Michigan's magical run inspiring even famously serious John Beilein to cut loose

Yahoo Sports

INDIANAPOLIS – Water dripped off the flat-screen TV in the Michigan locker room, residue from John Beilein’s postgame assault on his team.

In what has become a tradition during Michigan’s magical March run, the players doused their coach with cups of water after yet another victory – this time an upset of No. 2 seed Louisville, 73-69. But on this occasion, Beilein returned fire.

“He went out and bought a Super Soaker,” said suitably impressed Michigan big man D.J. Wilson. “He started spraying it and squirting everybody.”

Beilein is a pleasant man, but the words wacky, zany or madcap would never be used to describe him. He’s pretty serious. Dabo Swinney, he’s not.

For the 64-year-old coach to break out a water gun and hose down his team, you know these are the best of times for the Wolverines.

“We didn’t expect that from coach Beilein, but that shows how happy he is,” Wilson said.


Michigan marches on, into a Sweet 16 that certainly seemed improbable as recently as March 1. The Wolverines have won seven straight, soaring ever since that scary plane mishap on the way to the Big Ten tournament. But this is less a team of destiny than a team of determination, a veteran bunch that has raised its collective game for a memorable run.

“It’s a feel-good story, but we’re more than just a Cinderella story,” Wilson said. “We’re here to play and we’re taking it seriously.”

The latest win in the streak is the greatest yet. The Wolverines rallied from a nine-point hole against the Cardinals, making all the right plays in the final 14 minutes.

This one was unlike most of the previous victories in the winning streak. This was not point guard Derrick Walton Jr. carrying the team, as he so often has. This was not a strafing from the perimeter, like the 16 3-pointers Michigan dropped on Oklahoma State on Friday.

This was Moritz “Mo” Wagner to the rescue.

The sophomore center scored a career-high 26 points, repeatedly punishing Louisville for its switching man-to-man defense that often left guards trying to handle the 6-foot-11 German. The strategy was great for corralling Walton, who scored just 10 points – his fewest in more than a month. It forced someone else other than the hottest player in the tournament to beat the Cardinals.

And Wagner was that guy. He scored on post-ups, on drives, and on one very big 3-pointer that gave Michigan the lead for good, 58-55.

“Mo just has the mentality of he’s not scared in the moment, and I think you definitely saw that today,” said Wilson, Wagner’s roommate the past two years. “Down the stretch, when he got the ball, he knew he was going to make a play, and we watched him.”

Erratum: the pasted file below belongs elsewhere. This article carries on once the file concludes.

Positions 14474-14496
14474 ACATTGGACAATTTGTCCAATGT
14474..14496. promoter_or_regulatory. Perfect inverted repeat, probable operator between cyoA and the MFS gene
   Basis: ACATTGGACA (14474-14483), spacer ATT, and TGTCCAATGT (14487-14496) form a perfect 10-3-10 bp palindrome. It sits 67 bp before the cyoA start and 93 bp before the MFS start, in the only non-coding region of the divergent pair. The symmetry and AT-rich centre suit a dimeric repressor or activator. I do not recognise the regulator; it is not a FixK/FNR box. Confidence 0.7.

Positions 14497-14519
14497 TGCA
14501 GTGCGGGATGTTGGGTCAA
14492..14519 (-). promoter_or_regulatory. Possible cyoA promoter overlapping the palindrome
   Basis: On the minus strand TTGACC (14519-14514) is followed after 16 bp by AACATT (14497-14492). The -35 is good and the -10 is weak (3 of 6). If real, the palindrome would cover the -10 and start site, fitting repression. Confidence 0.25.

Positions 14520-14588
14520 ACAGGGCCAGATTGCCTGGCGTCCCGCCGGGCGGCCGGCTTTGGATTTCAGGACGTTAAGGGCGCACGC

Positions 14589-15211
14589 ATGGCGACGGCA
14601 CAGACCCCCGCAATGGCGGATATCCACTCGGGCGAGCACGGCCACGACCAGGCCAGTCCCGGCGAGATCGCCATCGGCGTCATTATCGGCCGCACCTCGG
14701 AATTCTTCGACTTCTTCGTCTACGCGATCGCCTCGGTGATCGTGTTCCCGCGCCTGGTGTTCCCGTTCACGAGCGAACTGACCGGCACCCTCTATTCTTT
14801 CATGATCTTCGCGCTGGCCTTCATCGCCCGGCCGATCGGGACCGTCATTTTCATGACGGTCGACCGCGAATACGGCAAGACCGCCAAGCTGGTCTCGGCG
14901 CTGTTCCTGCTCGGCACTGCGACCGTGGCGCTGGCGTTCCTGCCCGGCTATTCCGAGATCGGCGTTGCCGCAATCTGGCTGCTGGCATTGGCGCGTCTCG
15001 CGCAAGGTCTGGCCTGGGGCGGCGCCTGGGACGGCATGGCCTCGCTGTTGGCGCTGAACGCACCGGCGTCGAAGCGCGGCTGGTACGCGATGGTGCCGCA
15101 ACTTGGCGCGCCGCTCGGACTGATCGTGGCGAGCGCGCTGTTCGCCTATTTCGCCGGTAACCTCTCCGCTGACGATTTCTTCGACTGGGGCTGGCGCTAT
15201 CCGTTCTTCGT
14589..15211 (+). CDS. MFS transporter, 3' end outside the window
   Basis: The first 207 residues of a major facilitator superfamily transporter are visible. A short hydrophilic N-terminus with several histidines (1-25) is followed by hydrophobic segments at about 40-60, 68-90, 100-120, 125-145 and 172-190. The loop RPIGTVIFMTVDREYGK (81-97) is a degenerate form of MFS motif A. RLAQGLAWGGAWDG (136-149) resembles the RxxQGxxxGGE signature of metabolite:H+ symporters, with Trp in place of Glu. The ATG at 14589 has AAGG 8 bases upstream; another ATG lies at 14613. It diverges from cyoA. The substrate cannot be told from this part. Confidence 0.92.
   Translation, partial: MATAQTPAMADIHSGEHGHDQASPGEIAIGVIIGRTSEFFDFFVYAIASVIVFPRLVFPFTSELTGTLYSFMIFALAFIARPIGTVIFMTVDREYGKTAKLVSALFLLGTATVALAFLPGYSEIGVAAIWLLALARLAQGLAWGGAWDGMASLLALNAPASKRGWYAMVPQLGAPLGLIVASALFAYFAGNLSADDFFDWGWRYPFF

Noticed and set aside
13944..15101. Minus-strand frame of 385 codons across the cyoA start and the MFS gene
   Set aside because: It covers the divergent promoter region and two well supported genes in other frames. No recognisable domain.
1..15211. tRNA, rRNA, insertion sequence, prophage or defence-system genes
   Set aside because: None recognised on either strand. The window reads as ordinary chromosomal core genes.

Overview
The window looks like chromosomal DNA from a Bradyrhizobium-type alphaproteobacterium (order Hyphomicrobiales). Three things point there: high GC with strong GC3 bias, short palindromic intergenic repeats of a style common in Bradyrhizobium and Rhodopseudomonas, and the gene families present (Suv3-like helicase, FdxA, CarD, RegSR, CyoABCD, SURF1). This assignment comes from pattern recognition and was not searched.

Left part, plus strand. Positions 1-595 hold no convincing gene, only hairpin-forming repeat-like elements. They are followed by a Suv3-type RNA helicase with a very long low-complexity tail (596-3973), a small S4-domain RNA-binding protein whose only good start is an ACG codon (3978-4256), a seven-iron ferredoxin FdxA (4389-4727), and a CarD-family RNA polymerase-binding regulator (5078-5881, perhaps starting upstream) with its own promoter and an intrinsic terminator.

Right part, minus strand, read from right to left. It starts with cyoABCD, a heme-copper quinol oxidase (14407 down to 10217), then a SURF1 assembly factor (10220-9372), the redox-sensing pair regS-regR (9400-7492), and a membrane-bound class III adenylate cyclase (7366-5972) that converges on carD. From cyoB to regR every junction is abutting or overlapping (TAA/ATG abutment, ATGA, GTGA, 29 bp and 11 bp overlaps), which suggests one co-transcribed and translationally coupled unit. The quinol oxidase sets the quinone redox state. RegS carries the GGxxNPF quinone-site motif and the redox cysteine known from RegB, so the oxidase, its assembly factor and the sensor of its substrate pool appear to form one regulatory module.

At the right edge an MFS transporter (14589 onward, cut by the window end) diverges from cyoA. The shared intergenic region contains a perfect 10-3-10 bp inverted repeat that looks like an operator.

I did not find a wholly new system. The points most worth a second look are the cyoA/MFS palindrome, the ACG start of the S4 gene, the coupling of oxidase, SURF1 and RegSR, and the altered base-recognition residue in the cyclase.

Moritz Wagner (R) celebrates a shot with D.J. Wilson in the second half of Michigan’s win over Louisville on Sunday. (Getty)
Moritz Wagner (R) celebrates a shot with D.J. Wilson in the second half of Michigan’s win over Louisville on Sunday. (Getty)

It was a Wagnerian opera, a virtuoso performance, but something of a departure. Wagner is a classic Beilein post player, skilled and capable of shooting from deep. Yet he needed to primarily be a low-post powerhouse Sunday, and he delivered.

“Because they shoot the ball so well, the plan was to basically try to switch everything,” Louisville center Mangok Mathiang said. And once they saw that, they try to take advantage of our guards, and the big fella, they did a good job of working on getting into the paint.”

After controlling the first 35 minutes of the game, Louisville couldn’t counter the Wolverines’ late surge. The Cardinals battered Michigan on the glass in the first half, but were largely neutralized in that area in the final 20 minutes. After taking a 47-38 lead, they were outscored 35-22 the rest of the way and sent packing.

The biggest issue for Louisville was the 0-for-9 shooting nightmare for point guard Quentin Snider. Twice when the Cardinals had nine-point leads, he had open looks from the 3-point line to push the lead to double digits and missed.

His counterpart, Walton, made two huge baskets after being contained so well for so long. The first was a step-back three from the top of the key over 7-footer Anas Mahmoud for a 61-57 lead, and the last was a drive around Tony Hicks and Mathiang for what would be the biggest basket of the game with 29.4 seconds left.

“He was kind of the head of the team,” Hicks said of Walton. “Tried to make it tough. It wasn’t enough.”

Nothing has been enough to derail this Michigan express. The Wolverines will move on to Kansas City now with all the momentum and good karma in the world, and will be a very tough out.

The postgame water fights may keep going all the way to Arizona, and all the way to April.

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